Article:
Richard (Prince), eldest son of king Henry II.—Sir W. Scott: The Betrothed (time, Henry II.).

Richard “Cœur de Lion,” introduced in two novels by sir W. Scott (The Talisman and Ivanhoe). In the latter he first appears as “The Black Knight,” at the tournament, and is called Le Noir Fainéant or “The Black Sluggard;” also “The Knight of the Fetter-lock.”

Richard a Name of Terror The name of Richard I., like that of Attila, Bonaparte, Corvinus, Narses, Sebastian, Talbot, Tamerlane, and other great conquerors, was at one time employed in terrorem to disobedient children. (See Names Of Terror, p. 743.)

His tremendous name was employed by the Syrian mothers to silence their infants; and if a horse suddenly started from the way, his rider was wont to exclaim, “Dost thou think king Richard is in the bush?” —Gibbon Decline and Fall of the Roman Empire, xi. 146 (1776-88).

The Daughters of Richard 1. When Richard was in France, Fulco a priest told him he ought to beware how he bestowed his daughters in marriage. “I have no daughters,” said the king. “Nay, nay,” replied Fulco, “all the world knows that you have three—Pride, Covetousness, and Lechery.” “If these are my daughters,” said the king, “I know well how to bestow them where they will be well cherished. My eldest I give to the Knights Templars; my second to the monks; and my third, I cannot bestow better than on yourself, for I am sure she will never be divorced nor neglected.”—Milles: True Nobility (1610).

The Horse of Richard I., Fennel.

Ah, Fennel, my noble horse, thou bleedest, thou art slain!—Cœur de Lion and His Horse.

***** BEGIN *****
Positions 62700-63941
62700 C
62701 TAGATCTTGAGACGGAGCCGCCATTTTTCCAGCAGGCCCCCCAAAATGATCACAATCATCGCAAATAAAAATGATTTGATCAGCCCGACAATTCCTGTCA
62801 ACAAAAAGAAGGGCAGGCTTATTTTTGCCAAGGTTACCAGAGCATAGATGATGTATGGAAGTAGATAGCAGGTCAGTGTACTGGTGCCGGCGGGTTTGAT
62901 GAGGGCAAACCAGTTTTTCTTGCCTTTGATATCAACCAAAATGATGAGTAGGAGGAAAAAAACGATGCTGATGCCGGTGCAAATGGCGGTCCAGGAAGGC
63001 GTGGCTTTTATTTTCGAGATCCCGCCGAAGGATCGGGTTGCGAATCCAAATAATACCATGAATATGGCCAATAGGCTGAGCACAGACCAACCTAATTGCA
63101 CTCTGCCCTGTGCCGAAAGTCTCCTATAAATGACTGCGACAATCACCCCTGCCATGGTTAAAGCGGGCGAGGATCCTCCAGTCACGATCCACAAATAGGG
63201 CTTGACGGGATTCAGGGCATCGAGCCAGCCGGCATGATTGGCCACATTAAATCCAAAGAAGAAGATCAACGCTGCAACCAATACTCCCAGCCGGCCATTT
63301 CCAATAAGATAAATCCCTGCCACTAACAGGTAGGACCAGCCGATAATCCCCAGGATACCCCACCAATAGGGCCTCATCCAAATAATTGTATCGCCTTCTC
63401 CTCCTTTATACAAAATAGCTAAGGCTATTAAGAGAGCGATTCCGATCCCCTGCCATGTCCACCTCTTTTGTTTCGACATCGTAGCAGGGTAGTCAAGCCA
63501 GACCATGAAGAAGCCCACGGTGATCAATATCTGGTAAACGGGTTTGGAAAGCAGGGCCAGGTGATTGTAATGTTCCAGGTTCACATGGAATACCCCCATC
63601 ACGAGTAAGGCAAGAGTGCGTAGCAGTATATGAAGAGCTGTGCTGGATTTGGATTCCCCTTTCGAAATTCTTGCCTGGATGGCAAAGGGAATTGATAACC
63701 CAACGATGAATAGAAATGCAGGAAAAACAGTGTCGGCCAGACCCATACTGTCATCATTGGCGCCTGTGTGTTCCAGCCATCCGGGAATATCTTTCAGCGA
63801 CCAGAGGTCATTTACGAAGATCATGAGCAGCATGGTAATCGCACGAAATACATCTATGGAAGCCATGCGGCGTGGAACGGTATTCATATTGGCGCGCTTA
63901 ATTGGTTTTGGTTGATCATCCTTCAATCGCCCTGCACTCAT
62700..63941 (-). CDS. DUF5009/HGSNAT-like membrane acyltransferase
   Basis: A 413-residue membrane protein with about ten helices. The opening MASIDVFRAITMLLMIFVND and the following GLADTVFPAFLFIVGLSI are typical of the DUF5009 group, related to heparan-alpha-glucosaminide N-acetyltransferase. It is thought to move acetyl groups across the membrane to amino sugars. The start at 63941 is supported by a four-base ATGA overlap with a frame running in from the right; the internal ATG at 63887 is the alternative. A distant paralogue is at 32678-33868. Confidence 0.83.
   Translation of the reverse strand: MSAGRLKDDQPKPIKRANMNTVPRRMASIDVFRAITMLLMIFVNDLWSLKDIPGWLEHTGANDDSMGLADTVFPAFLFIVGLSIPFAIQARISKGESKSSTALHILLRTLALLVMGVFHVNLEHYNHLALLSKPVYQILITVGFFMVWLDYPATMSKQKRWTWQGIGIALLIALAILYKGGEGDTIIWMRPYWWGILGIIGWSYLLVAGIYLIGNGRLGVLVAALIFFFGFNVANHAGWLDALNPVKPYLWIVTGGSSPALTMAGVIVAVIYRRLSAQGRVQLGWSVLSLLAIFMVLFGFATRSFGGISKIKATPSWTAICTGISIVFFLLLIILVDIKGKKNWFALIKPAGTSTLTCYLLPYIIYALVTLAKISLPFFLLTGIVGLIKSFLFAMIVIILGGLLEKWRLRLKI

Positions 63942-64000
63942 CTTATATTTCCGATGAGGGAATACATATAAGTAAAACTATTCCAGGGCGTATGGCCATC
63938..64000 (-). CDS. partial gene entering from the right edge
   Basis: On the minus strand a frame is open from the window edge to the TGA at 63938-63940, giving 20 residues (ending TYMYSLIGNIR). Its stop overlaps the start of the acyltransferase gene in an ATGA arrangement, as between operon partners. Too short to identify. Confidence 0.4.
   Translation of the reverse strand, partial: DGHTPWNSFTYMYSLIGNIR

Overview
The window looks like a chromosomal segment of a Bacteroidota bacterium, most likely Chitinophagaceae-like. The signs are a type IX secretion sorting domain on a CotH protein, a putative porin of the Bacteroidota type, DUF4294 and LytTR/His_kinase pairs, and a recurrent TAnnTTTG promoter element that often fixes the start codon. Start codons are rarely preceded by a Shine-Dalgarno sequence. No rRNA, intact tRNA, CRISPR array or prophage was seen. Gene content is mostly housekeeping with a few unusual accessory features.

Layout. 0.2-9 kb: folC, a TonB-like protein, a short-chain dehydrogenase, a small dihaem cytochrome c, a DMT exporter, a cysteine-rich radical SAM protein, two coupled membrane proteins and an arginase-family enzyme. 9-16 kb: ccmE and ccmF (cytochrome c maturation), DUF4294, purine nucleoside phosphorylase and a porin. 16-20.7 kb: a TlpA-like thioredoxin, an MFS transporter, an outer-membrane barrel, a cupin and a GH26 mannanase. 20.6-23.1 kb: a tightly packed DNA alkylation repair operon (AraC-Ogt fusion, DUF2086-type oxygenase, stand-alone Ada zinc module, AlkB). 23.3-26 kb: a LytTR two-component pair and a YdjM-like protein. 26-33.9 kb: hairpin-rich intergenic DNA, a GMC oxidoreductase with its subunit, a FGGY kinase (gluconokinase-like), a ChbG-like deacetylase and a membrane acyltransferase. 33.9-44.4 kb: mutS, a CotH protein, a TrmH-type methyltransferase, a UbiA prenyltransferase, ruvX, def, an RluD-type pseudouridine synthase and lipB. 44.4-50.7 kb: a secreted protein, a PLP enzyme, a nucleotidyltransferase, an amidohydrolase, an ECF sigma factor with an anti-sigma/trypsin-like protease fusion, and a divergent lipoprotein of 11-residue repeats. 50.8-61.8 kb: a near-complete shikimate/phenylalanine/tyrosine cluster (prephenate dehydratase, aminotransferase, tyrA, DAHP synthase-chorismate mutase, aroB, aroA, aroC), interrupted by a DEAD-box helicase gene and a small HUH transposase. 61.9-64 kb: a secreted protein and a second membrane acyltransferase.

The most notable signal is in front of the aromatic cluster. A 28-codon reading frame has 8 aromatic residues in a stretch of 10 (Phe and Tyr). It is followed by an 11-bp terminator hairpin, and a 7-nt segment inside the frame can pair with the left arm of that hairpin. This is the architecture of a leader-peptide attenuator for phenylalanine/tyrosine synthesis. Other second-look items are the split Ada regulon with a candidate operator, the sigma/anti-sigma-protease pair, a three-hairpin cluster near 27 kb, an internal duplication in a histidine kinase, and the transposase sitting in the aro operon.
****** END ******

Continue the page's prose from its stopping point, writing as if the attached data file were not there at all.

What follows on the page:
The Troubadour of Richard I., Bertrand de Born.

Richard II.’s Horse, Roan Barbary.—Shakespeare: Richard II. act v. sc. 5 (1597).

Richard III., a tragedy by Shakespeare (1597). At one time, parts of Rowe’s tragedy of Fane Shore were woven in the acting edition, and John Kemble introduced other clap-traps from Colley Cibber. The best actors of this part were David Garrick (1716–1779), Henry Mossop (1729–1773), and Edmund Kean (1787–1833).

Richard III. was only 19 years old at the opening of Shakespeare’s play.—Sharon Turner.

The Horse of Richard III., White Surrey.—Shakespeare: Richard III. act v. sc. 3 (1597).

Richard’s himself again! These words were interpolated by John Kemble from Colley Cibber.

Richelieu (Armand), cardinal and chief minister of France. The duke of Orleans (the king’s brother), the count de Baradas (the king’s favourite), and other noblemen conspired to assassinate Richelieu, dethrone Louis XIII., and make Gaston duke of Orleans the regent. The plot was revealed to the cardinal by Marion de Lorme, in whose house the conspirators met. The conspirators were arrested, and several of them put to death, but Gaston duke of Orleans turned king’s evidence and was pardoned.—Lord Lytton: Richelieu (1839).

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